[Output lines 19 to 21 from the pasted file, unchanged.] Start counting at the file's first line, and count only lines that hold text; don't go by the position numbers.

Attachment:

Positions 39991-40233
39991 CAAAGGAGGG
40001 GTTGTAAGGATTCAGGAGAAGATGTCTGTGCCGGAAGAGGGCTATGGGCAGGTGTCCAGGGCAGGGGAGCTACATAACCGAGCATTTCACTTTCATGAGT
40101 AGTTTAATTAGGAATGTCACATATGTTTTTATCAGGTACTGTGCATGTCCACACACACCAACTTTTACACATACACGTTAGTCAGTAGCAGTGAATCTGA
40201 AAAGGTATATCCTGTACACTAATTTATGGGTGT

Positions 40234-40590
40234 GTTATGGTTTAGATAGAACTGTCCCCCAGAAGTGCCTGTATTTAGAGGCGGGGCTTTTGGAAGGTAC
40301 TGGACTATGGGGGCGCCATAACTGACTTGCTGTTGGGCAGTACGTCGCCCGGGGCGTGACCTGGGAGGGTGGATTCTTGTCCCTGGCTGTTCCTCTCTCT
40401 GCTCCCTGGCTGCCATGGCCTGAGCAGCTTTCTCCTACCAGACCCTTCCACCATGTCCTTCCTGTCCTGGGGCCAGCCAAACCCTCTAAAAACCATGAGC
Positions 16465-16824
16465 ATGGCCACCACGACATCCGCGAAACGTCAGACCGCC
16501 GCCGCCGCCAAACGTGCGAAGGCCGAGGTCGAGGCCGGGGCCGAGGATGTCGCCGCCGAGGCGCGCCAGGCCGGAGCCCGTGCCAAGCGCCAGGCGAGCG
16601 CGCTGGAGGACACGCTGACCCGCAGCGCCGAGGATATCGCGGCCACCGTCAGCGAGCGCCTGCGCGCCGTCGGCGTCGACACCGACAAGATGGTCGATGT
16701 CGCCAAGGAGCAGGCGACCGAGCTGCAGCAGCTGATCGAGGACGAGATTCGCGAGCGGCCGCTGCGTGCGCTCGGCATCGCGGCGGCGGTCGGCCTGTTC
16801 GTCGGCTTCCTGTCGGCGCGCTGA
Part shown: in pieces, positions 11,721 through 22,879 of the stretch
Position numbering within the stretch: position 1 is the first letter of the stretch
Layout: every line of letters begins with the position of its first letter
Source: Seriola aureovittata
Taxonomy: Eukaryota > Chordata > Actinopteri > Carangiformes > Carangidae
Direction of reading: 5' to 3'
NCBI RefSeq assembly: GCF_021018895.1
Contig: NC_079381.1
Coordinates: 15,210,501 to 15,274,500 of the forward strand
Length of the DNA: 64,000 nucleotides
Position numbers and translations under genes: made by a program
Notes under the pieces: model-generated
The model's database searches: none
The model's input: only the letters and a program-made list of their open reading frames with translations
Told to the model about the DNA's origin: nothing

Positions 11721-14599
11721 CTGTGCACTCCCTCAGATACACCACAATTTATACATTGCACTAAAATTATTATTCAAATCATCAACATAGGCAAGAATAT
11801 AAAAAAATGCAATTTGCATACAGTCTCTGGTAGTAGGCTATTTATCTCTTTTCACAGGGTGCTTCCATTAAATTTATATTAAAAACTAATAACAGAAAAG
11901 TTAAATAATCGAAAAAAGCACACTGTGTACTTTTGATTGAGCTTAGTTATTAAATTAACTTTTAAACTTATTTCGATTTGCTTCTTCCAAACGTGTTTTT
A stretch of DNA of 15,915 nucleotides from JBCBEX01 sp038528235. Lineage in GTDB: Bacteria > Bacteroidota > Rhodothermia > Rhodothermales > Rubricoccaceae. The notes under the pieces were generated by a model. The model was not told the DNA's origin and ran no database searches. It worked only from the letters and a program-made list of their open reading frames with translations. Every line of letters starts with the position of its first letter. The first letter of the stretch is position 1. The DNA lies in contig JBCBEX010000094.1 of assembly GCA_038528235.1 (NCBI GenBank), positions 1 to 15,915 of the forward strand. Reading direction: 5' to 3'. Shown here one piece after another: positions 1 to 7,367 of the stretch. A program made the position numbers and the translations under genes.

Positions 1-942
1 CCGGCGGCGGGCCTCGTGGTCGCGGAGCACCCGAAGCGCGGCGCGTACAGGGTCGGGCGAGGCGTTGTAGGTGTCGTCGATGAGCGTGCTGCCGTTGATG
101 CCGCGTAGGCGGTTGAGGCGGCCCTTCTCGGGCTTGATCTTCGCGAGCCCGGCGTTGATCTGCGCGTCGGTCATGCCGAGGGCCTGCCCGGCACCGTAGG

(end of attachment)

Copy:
Source: Seriola aureovittata
Taxonomy: Eukaryota > Chordata > Actinopteri > Carangiformes > Carangidae
Direction of reading: 5' to 3'